• Consider a beam of kaons. After a short while, it so happens that all the $K_s^0$kaons have disappeared, leaving just the $K_L^0$kaons. Thus, the $K_L^0$kaons do something they're not supposed to do.
    • What is CP?

    3) What is isospin? Isospin symmetry and its implications for nucleon-nucleon scattering.


    • Isospin is a quantum number related to the strong interaction.
    • Formally, it is not actually a spin, but it is mathematically related to spin and orbital angular momentum. Thus it can be coupled in the same manner.
    • Properties of isospin
    • It can be coupled as 1 or 0.
    • It is a type of symmetry seen most commonly in baryons and fermions.
    • Was invented to explain the properties of the neutron.
    • Neutrons and protons are nearly identical in mass. It was proposed that the difference in mass could be attributed to the energy that the proton stores in the positive electric field.
    • The strength of nucleons interacting is the same regardless of which nucleons are interacting. Neglecting the electromagnetic force.
    • Multiplets are characterized as having same spin angular momentum and orbital angular momentum.
     

    Attached Files:

  2. jcsd
  3. Feb 24, 2016 #2

    mfb

    User Avatar
    2016 Award

    Staff: Mentor

    Tau is heavier than a proton, for example.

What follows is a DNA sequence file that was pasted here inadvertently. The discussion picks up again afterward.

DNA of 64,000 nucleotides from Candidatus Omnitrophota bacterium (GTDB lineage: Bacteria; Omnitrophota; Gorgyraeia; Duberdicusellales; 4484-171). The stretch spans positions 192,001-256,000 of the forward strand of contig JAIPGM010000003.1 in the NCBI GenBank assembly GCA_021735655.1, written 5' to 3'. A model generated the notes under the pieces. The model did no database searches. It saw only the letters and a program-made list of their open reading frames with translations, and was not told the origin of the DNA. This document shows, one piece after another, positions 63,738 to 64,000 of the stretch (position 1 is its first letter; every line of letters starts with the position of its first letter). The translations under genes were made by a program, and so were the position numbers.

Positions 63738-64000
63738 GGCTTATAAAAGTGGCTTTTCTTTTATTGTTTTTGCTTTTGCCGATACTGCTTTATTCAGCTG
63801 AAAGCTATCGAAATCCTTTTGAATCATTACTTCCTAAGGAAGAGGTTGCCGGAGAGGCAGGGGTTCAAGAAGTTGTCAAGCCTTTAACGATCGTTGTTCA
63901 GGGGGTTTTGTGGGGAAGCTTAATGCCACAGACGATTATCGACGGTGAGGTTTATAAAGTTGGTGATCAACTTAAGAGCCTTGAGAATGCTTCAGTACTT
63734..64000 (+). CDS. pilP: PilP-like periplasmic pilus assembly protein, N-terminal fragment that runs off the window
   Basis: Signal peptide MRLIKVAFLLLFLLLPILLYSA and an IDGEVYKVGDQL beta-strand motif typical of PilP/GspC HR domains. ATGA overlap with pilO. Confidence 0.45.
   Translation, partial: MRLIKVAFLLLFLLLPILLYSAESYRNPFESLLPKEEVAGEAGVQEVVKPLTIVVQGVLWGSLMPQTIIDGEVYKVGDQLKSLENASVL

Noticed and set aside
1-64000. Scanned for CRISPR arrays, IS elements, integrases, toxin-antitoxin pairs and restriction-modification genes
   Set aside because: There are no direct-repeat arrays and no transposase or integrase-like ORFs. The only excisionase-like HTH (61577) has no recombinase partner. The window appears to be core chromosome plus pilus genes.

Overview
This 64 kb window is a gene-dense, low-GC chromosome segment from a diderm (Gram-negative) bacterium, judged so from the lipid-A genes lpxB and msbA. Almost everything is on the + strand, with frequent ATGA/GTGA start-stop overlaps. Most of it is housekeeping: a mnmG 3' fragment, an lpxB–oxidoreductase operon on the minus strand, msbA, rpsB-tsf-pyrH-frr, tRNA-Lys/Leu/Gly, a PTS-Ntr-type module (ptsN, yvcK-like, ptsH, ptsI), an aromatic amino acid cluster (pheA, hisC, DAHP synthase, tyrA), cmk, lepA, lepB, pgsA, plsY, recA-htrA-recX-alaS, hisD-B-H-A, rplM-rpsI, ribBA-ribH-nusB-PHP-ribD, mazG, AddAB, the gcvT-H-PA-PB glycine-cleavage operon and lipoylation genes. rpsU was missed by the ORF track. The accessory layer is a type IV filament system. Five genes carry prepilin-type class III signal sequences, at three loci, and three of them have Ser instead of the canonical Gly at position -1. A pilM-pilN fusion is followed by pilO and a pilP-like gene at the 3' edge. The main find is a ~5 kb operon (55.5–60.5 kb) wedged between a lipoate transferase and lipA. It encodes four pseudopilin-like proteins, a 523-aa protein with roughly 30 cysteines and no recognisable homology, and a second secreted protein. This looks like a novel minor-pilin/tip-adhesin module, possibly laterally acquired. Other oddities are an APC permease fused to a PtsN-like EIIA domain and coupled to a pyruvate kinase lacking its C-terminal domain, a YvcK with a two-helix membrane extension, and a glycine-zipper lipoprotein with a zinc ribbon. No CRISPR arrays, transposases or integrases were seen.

And what about the elementary bosons?
    Compare J/Psi and a proton...
    Way more than eight.
    What about the neutron in deuterium?
    There is really good evidence that they do not have a substructure.

    The topic is about baryons and quarks. Many of your points are about leptons, and you don't even list how many quarks we know.

    That violates what you said above.
    Phase term of what?
    I don't think you mean "CP violation" here.
    What are they doing?

    I think the subtopic selection here is better.

    What would be uncommon?
     
  4. Feb 25, 2016 #3
    · A hadron is a composite particle made of quarks held together by the strong force.

    o Now, baryons composed of three quarks and mesons are composed of a quark and an antiquark.​

    · Now, what are quarks?

    o Quarks are denoted as being elementary particles in the standard model, as a consequence of their substructure being unknown. Thus it assumed that they are not composed of other particles.​

    o They come in six flavours: Up, down, bottom, charm and strange. Conversely, there are also six antiparticles.​

    o Now, ordinary matter is composed of baryonic matter: up and down quarks and the electron, which is a lepton. The rest are of the elementary particles are considered by many to be exotic particles.​

    · The Eightfold Way arranges mesons and baryons into the vertices of geometric shapes according to charge and strangeness.